Williams talked with Doug Gottlieb about his reaction to the Ravens’ loss to the New England Patriots in the 2011 AFC Championship Game before deciding to retire.
“After the game, we came back the next day and we were sitting there as a team having that last meeting and there was just so much energy in the room and people were excited to get back on the field and I joined in,” Williams said. “So leaving that meeting I was planning on how I was going to work out in the offseason.”
But despite feeling the energy of a hungry Ravens team looking to build off their devastating loss, the day after the Ravens team meeting a text conversation with Bill Parcells made Williams change his mind on returning for another season.
“A day later I get a text from Coach Parcells asking how I was and so I was excited to share with him how excited I was for the upcoming season and his reply was, ‘You can contribute in other ways,'” Williams said. “It kind of shook me a little bit because I didn’t expect to hear that from the Tuna. It kind of took me back and got me thinking about things a little bit differently and I think it was two weeks later I decided to retire.”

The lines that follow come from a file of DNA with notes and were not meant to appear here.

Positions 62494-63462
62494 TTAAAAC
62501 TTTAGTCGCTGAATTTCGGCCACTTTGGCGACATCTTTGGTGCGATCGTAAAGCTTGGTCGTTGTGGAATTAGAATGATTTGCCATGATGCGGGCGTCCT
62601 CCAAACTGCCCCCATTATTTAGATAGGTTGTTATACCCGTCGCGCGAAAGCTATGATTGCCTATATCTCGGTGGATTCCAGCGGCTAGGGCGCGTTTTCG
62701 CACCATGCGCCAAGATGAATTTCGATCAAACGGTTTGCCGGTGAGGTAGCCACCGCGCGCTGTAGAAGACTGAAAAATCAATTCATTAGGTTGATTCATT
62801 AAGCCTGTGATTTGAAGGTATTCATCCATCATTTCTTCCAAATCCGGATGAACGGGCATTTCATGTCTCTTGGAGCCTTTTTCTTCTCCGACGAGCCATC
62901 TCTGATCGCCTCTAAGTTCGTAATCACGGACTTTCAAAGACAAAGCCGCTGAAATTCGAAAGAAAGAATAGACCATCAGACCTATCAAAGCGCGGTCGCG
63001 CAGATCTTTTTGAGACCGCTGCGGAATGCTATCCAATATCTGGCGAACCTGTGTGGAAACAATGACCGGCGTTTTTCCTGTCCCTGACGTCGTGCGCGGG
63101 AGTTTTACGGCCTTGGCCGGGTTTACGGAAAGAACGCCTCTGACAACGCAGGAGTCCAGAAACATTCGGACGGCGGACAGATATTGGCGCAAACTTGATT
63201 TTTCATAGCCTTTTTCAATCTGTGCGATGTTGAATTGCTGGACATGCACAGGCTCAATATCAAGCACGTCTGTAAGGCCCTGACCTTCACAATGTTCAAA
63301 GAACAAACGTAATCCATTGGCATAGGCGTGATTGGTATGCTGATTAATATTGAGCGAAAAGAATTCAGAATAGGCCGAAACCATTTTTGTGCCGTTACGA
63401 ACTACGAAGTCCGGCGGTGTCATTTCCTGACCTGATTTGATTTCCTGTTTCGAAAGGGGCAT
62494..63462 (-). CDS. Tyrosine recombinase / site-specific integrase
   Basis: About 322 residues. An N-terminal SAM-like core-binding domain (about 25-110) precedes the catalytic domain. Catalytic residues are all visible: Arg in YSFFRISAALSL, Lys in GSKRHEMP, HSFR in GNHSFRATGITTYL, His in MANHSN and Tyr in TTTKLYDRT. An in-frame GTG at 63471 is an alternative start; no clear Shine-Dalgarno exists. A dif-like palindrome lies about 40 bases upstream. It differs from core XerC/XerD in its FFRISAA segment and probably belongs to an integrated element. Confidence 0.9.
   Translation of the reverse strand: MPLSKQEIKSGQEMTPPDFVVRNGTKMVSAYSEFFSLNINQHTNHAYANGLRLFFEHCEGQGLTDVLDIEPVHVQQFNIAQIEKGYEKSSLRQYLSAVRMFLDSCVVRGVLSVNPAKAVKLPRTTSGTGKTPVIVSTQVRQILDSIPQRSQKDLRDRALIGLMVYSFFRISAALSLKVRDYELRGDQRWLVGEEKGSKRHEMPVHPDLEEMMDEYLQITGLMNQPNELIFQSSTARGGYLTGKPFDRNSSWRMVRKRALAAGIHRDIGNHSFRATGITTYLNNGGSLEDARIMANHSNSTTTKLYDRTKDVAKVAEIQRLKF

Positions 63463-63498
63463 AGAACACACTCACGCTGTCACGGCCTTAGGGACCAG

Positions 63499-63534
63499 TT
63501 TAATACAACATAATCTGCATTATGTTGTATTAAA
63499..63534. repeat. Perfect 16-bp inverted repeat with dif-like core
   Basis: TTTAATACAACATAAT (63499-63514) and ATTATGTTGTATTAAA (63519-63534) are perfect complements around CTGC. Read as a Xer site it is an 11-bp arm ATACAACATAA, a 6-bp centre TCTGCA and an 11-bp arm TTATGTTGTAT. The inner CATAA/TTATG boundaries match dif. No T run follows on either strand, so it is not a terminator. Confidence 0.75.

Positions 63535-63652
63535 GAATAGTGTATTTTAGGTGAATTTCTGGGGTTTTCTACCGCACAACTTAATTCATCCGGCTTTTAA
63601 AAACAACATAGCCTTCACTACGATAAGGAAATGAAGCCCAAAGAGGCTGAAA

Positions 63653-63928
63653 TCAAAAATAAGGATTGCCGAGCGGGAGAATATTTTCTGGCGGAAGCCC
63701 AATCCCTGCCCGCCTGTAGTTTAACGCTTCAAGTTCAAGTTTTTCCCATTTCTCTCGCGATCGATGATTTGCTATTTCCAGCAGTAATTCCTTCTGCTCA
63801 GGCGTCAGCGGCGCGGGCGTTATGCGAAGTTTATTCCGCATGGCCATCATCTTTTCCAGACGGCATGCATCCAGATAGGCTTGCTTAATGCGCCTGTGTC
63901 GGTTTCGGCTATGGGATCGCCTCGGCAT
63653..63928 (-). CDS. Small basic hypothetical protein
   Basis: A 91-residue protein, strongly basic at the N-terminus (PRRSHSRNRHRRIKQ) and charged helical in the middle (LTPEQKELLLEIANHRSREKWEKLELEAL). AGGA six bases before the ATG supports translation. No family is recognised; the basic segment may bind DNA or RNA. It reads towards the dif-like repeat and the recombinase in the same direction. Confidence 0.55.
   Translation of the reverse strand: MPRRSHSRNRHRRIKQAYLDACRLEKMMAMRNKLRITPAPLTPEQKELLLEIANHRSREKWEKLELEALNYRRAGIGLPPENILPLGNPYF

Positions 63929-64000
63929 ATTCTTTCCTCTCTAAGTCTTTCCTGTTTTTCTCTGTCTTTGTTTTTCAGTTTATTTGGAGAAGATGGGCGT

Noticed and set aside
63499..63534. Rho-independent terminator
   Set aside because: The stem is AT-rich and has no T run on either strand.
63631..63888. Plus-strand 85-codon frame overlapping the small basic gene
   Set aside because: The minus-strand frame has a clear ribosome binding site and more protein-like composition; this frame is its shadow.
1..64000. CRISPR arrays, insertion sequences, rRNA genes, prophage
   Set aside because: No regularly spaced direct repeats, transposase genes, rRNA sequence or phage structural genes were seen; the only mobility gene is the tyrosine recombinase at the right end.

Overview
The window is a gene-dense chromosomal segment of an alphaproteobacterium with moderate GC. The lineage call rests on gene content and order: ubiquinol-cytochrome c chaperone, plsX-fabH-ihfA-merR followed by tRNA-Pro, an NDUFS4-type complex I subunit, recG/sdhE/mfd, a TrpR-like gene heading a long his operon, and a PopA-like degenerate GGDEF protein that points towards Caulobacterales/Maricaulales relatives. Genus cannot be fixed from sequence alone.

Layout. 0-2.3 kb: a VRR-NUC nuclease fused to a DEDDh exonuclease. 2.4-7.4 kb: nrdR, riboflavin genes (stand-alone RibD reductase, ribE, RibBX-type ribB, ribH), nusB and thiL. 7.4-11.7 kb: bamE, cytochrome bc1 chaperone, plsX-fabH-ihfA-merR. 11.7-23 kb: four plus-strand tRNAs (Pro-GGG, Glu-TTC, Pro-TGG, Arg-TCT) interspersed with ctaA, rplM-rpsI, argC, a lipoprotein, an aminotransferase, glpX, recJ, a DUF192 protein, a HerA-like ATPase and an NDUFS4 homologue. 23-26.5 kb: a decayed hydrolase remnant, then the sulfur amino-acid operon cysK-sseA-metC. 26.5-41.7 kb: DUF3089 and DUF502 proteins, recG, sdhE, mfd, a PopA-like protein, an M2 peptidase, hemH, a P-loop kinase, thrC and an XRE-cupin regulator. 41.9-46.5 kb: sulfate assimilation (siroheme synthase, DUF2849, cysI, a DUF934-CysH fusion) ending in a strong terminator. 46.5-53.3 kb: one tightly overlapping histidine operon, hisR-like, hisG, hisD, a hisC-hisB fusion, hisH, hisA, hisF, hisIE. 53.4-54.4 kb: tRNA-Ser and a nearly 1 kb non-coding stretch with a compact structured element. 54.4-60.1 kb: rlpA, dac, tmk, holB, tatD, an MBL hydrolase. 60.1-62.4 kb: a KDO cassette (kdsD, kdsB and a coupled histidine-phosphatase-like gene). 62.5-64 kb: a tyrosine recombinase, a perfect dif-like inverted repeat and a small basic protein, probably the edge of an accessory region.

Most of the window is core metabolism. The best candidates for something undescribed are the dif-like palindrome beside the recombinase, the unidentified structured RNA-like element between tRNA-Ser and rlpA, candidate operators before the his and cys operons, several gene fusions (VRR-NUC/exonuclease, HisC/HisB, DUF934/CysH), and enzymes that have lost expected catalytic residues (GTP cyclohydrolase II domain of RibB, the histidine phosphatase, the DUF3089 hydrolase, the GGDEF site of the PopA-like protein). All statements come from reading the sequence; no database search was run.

The Ravens did avenge their AFC Championship Game loss to the Patriots in 2012 and went on to win the Super Bowl over the San Francisco 49ers and Williams wasn’t part of the team to finally achieve his elusive championship. But he admits that playing the game was never about winning a championship, but rather about having fun.
“I never had necessarily a desire to win a championship,” Williams said. “I think I’m still stuck in sixth grade football whereas you just go out there and run around and chase people and run around with the ball and it wasn’t about championships.”
And even as he watched his former teammates celebrate their Super Bowl win that he was originally going to be a part of, he never felt that he made the wrong decision.
“I was a bit surprised that I didn’t feel any remorse or any regret.”
As a former Heisman Trophy winner, Williams is a good person to ask about what Johnny Manziel has been doing off the field during a tumultuous offseason. But Williams reminds everyone that his background growing is much different than Manziel’s when it comes to giving an opinion on the Texas A&M running back.
“It’s different when you start with so much in life,” Williams said. “I think with him, his main motivation is to have his own stuff and not have so much of his family’s stuff and also to have fun. I think it’s difficult to stand on the outside and chime in or give opinions on how people are handling things, but from my own personal experiences I think he’s doing exactly what he wants to do.”
And what Manziel is doing isn’t necessarily a bad thing, according to Williams.
“If you look at his quality of life right now you should really be envious of it,” Williams said. “Because he’s got it going on.”